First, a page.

Asylum seekers in UK should have right to work after six months, MPs say

<span>At present, most people awaiting a decision on an asylum claim have no right to work in the UK.</span><span>Photograph: Peter Marshall/Alamy</span>
At present, most people awaiting a decision on an asylum claim have no right to work in the UK.Photograph: Peter Marshall/Alamy

Asylum seekers should be given the right to work after six months and granted greater access to public services, MPs have said in a cross-party report on the UK’s immigration system.

The government’s existing policies appear “designed” to push migrants and asylum seekers into destitution while failing to deter them from coming to the UK, it concludes.

The report, to be published on Tuesday, was authored jointly by the all-party parliamentary groups (APPGs) on poverty and migration after an inquiry, which drew on 200 expert submissions. It said taxpayers were bearing the cost of the existing immigration and asylum system.

In their recommendations, MPs and peers call on the government to allow asylum seekers to work six months after arriving in the UK while they await the outcome of their application.

At present, most people awaiting a decision on an asylum claim have no right to work in the UK.

There are limited exceptions after 12 months for those qualified to work in sectors where there are shortages, such as social care.

The report urges ministers to improve migrants’ access to social security and public services to avoid driving them into unsafe and exploitative work.

It calls for immigration and nationality fees to be reduced, especially for young people who are on the path to settlement and British citizenship.

It says that the existing 10-year route for migrants to be granted permanent settlement should be reduced to five years, and that no one on a path to settlement should be subject to “no recourse to public funds” rules for more than five years.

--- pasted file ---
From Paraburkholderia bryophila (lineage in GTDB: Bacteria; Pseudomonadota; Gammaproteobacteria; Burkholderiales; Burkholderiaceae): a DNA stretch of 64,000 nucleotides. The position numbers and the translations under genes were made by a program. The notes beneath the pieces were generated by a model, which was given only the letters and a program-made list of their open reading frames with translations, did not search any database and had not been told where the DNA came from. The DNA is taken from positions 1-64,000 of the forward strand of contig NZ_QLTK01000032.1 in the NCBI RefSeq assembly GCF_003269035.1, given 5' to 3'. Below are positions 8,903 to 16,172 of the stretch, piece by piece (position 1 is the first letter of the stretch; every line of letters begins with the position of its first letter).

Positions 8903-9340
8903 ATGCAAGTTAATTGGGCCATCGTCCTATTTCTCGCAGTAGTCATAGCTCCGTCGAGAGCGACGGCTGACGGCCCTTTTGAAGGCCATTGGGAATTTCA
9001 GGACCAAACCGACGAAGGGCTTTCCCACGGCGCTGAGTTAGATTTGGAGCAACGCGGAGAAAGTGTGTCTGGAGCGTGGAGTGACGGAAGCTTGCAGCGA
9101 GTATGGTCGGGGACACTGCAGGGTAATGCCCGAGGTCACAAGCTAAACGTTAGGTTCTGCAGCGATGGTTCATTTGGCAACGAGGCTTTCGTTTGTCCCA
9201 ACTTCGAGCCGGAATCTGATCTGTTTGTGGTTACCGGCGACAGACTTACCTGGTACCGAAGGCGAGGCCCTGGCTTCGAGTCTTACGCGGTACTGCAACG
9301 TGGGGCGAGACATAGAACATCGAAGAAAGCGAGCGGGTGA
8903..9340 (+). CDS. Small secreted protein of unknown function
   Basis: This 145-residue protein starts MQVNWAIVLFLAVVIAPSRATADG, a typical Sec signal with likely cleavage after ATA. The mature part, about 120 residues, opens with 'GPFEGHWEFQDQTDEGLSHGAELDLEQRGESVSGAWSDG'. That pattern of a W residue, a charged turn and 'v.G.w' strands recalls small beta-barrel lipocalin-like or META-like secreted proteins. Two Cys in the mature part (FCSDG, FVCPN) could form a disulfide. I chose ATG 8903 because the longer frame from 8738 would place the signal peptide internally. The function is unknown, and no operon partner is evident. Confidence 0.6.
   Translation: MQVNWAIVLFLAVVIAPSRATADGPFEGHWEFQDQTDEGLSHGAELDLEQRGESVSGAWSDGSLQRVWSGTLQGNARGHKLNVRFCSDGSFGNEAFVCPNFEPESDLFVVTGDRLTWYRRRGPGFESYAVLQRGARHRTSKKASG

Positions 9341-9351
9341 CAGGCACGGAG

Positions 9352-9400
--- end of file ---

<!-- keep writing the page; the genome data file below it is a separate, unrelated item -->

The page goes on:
The report warns that by creating lengthy waits for asylum seekers and restricting their access to public services and social security payments, the government’s policies are pushing migrants in the UK into destitution.

“It is hard to avoid the conclusion that policy is sometimes designed to push people into poverty in the hope that it will deter others from moving to the UK, even though there is little evidence that this would indeed be a deterrent,” the report says.

It concludes that existing immigration policies are “inhumane and ineffective”, driving migrants into poverty while burdening local government, public services and taxpayers.

It calls for a comprehensive refugee integration and support strategy and suggests that ministers should look at offering all UK residents free English language lessons, regardless of their immigration status.

Ruth Lister, a Labour peer and co-author of the report, said its findings showed “that all too often government policy is creating hidden poverty and destitution for people in the immigration system”.

“By creating a hostile environment for many in vulnerable circumstances, it is not only pushing people into extreme poverty and destitution, but is leaving local communities – local government and civil society groups – to pick up the pieces,” she said.

Olivia Blake, a Labour MP and co-chair of the migration APPG, said: “It is widely acknowledged that the UK’s immigration system is broken, but our report shows that it appears to want to break the people within it as well.

“The impact of this is not only felt by the people in the immigration system but the communities they live within and the public services that they use.

“A more effective and less cruel system would serve our country, economy and society far better. This would lessen the cost to us all, realise the full potential of people within the system while also providing dignity and purpose to marginalised and vulnerable people.”

Others involved in producing the report included the former Liberal Democrat leader Tim Farron, the Conservative peer Nosheena Mobarik and the SNP’s David Linden, who chairs the APPG on poverty.